The Australian Competition and Consumers Commission (ACCC) has refined its wholesale fixed-line pricing plans after feedback from the telco industry.
In April, the consumer watchdog began a public consultation on overhauling the current wholesale pricing model. The aim was to soften Telstra’s dominance in the wholesale market as the National Broadband Network (NBN) is progressively rolled-out.
In a draft proposal by the ACCC, Telstra would charge access seekers a flat rate of $16 per month to use its exchanges for voice and ADSL2+ services, which is called an unconditional local loop service (ULLS) across most of Australia. Previously the cost varied from $6.60 to $31.30 depending on the location of exchanges. Metropolitan areas were likely to be charged less than rural and remote areas.
The $16 price was later bumped up slightly and was to be set for a five-year period. Remote locations were to be charged $50.11.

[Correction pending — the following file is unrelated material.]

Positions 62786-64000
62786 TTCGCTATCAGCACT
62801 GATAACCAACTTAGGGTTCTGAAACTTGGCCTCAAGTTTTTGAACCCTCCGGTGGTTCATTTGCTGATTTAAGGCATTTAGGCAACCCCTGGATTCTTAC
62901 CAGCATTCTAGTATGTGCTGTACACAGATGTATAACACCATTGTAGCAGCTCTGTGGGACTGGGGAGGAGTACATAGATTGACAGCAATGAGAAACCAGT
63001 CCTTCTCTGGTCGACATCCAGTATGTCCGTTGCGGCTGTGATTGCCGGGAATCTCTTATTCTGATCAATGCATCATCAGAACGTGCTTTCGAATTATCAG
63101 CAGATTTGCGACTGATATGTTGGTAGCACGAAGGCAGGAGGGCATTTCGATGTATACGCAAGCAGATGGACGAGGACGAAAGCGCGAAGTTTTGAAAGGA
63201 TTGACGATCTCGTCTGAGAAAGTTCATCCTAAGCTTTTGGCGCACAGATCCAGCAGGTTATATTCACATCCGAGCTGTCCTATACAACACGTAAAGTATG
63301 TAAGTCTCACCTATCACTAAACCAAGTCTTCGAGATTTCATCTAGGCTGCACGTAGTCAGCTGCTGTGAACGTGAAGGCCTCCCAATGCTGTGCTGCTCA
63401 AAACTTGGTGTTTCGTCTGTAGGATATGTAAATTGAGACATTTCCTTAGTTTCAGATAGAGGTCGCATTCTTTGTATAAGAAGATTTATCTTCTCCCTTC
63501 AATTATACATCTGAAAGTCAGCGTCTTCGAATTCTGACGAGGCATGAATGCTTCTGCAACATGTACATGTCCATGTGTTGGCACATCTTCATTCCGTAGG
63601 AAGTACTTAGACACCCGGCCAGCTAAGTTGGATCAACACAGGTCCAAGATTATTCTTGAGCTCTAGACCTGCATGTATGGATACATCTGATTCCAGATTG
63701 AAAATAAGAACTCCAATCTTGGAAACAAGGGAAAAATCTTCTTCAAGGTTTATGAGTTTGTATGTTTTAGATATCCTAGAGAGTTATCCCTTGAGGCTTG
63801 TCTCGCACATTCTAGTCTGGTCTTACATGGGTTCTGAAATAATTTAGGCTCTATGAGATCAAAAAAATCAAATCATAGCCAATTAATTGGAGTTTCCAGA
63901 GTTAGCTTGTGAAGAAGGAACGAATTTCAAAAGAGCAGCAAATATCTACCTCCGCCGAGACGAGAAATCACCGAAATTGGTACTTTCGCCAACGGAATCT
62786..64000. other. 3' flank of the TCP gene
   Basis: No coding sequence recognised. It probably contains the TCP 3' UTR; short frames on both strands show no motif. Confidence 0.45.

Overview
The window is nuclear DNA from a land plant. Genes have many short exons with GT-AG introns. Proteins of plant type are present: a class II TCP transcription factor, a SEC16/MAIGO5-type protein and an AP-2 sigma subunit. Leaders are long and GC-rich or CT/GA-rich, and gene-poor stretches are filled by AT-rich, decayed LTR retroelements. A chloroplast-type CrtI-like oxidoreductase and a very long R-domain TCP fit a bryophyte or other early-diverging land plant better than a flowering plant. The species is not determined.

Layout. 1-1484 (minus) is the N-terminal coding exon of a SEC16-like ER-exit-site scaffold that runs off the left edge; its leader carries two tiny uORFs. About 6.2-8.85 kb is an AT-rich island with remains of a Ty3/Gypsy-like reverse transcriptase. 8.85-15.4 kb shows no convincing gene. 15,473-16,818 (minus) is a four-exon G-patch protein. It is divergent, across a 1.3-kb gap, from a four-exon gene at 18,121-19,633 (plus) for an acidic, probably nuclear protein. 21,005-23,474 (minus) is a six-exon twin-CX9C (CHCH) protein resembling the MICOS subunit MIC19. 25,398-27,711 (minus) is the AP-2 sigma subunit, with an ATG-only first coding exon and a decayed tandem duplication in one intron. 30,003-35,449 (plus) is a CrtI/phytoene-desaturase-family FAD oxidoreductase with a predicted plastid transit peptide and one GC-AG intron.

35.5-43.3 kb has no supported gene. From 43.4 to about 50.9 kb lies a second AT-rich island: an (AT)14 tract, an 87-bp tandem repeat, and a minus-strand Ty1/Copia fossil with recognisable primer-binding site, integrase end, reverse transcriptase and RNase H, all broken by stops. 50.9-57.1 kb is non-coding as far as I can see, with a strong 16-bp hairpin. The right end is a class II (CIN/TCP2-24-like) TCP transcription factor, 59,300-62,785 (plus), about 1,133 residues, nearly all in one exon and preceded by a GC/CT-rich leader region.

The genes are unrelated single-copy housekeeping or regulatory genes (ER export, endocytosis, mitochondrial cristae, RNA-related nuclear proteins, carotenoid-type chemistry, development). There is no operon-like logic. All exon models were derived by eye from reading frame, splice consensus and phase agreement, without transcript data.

A number of telcos, including Optus, Adam Internet, Aussie Broadband, iiNet and Internode raised concerns over the five-year set wholesale pricing period, claming it was “over-ambitious” and recommended a three-year period instead.
ACCC has accepted the suggestion. Final prices have been set at $16.21 for 957,000 and $48.19 for 125 remote area exchanges for a three-year period. Prices can be negotiated between Telstra and third-party access seekers.
There was also some dispute over the ACCC’s evaluation of the regulated asset base (RAB) for Telstra’s fixed-line network, which impacts how the consumer watchdog determined the wholesale prices.
ACCC’s initial RAB value for Telstra assets was $15.9 billion.
Optus argued ACCC’s had inflated the value of Telstra’s assets by more than $1.8 billion above its unrecovered actual costs to achieve the $16 ULLS price. Telstra, on the other hand, claimed the ACCC had undervalued its assets.
AAPT said the $15.9 billion price tag seemed to have omitted payments pending from NBN Co to Telstra for access to its ducts and pits.
ACCC has now set Telstra’s RAB at $15.516 billion.
The next step for the watchdog is to initiate an inquiry into exchanges that have been exempt from regulation. There are around 215 of those and the ACCC needs to determine whether or not they are stifling competition in the telco space and whether or not to remove those exemptions.